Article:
John Bradburn has a truly interesting job. As global waste reduction manager, he is GM’s equivalent to a professional hunter-gatherer — roaming the forest and harvesting discarded materials to be utilized for useful purposes.
Having done this for a while, he’s gotten pretty good at it. Whether it’s turning oil-soaked booms from the Gulf oil spill into air baffles for the Chevy Volt, or transforming battery covers into wooden duck houses. It’s the reason why Bradburn received the White House Volunteer Service Award in 2015.
Last time we spoke, he had figured out a way turn cardboard shipping materials from various General Motors factories into sound-dampening headliners in the Buick Lacrosse and Verano models. He was also using plastic caps and shipping aids from GM’s Fort Wayne, Indiana, plant in radiator shrouds for the Chevy Silverado and GMC Sierra pickups built there. He couldn’t see any reason why test tires at the Milford, Michigan, proving grounds couldn’t be shredded and used in the manufacturing of air and water baffles for a variety of vehicle models either.
Not one to rest on his laurels, Bradburn has now begun collecting used water bottles from employees at five GM locations and turning them into air-filtration elements to protect workers, sound-proofing for vehicles, and insulation to make outerwear for the homeless.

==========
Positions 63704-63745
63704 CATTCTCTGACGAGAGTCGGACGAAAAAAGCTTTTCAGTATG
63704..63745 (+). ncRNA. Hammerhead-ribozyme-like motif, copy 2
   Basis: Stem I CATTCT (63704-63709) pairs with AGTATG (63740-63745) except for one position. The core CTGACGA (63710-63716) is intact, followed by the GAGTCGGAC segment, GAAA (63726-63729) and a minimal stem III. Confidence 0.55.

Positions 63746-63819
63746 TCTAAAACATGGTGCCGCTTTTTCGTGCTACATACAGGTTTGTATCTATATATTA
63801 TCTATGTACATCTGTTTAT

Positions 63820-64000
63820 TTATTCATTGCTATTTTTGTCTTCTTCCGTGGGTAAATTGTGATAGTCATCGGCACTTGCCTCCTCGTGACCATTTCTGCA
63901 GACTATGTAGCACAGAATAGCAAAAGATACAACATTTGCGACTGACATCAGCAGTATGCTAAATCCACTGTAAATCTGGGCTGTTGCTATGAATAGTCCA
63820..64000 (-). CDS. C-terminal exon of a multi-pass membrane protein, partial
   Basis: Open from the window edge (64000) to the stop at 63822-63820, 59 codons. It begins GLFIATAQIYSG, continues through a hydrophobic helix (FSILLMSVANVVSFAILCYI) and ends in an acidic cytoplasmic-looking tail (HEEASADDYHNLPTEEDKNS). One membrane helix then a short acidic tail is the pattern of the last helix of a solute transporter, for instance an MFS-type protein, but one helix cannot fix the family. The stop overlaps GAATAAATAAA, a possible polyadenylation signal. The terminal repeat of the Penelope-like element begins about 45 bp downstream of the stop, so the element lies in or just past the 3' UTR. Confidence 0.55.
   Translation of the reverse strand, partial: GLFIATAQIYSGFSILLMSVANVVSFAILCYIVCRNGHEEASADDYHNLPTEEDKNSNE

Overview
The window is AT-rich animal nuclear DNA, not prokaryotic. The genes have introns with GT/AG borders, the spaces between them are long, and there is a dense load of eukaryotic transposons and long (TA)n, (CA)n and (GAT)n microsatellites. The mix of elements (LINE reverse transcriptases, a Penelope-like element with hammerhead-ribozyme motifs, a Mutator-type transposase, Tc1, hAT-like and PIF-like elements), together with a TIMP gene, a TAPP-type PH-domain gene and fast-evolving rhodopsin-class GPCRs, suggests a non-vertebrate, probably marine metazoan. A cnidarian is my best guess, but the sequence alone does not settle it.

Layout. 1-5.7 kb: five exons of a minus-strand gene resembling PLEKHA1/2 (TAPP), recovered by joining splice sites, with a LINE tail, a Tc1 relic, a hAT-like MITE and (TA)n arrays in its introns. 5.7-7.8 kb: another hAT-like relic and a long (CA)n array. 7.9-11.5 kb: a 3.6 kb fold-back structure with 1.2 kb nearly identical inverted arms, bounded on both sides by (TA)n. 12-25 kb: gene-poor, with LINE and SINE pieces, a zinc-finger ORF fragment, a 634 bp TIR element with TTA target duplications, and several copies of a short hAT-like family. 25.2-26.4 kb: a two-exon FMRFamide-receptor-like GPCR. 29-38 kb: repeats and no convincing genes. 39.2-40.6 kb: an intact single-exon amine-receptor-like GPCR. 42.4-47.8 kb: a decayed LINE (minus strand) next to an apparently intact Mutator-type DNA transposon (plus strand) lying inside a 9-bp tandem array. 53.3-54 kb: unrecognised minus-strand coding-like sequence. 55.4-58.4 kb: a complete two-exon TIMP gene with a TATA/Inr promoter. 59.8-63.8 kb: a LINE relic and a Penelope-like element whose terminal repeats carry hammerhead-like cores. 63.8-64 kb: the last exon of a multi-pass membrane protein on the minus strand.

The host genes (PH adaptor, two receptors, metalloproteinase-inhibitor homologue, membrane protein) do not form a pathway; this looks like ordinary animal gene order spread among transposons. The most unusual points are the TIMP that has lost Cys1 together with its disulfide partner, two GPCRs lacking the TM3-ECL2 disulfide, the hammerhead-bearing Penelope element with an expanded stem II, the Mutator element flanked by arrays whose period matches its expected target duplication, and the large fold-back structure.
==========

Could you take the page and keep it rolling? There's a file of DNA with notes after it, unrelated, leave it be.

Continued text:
“Recycling is good, but viewing waste as a valuable resource that can be plugged into your operations or products is even better,” Bradburn told us. “It’s about rethinking the process and finding more sustainable ways to manufacture products and contribute to our communities.”
GM works with a network of partners in this effort, with each partner providing specific capabilities. Hamtramck Recycling bails the plastic bottles collected from GM’s world headquarters at the Renaissance Center in Detroit, as well as its Warren Technical Center, Orion Assembly, Flint Tool and Die, and Flint Engine plants. Clean Tech, Inc. washes the bottles and converts them to flake. Unifi, Inc. recycles the bottle flake into resin. Palmetto Synthetics processes the resin to create fibers, and William T. Burnett & Co. processes the fibers into various forms of fleece, serving all three applications.
- Rogers Foam Corp. die cuts the fleece and EXO-s attaches it into the nylon cover for the Chevrolet Equinox V6 engine. The part helps further dampen engine noise to deliver a quiet ride.
- Filtration Services Group works with New Life Center, a nonprofit jobs development and training mission in Flint, Michigan, to make the panels for the air-filtration fleece, which is then sent to 10 GM facilities.
- The coat insulation is sent to Carhartt, a workwear company established in Detroit in 1889, which cuts it to size for the Empowerment Plan. The program provides enough material to insulate 6,500 coats.
GM also is working with various organizations such as Schupan Recycling in Flint to collect additional water bottles to plug into the project. The car maker now has 131 landfill-free facilities around the world, a number that has steadily grown. The company recycles the equivalent of 38 million garbage bags of byproducts each year.
Image credit: General Motors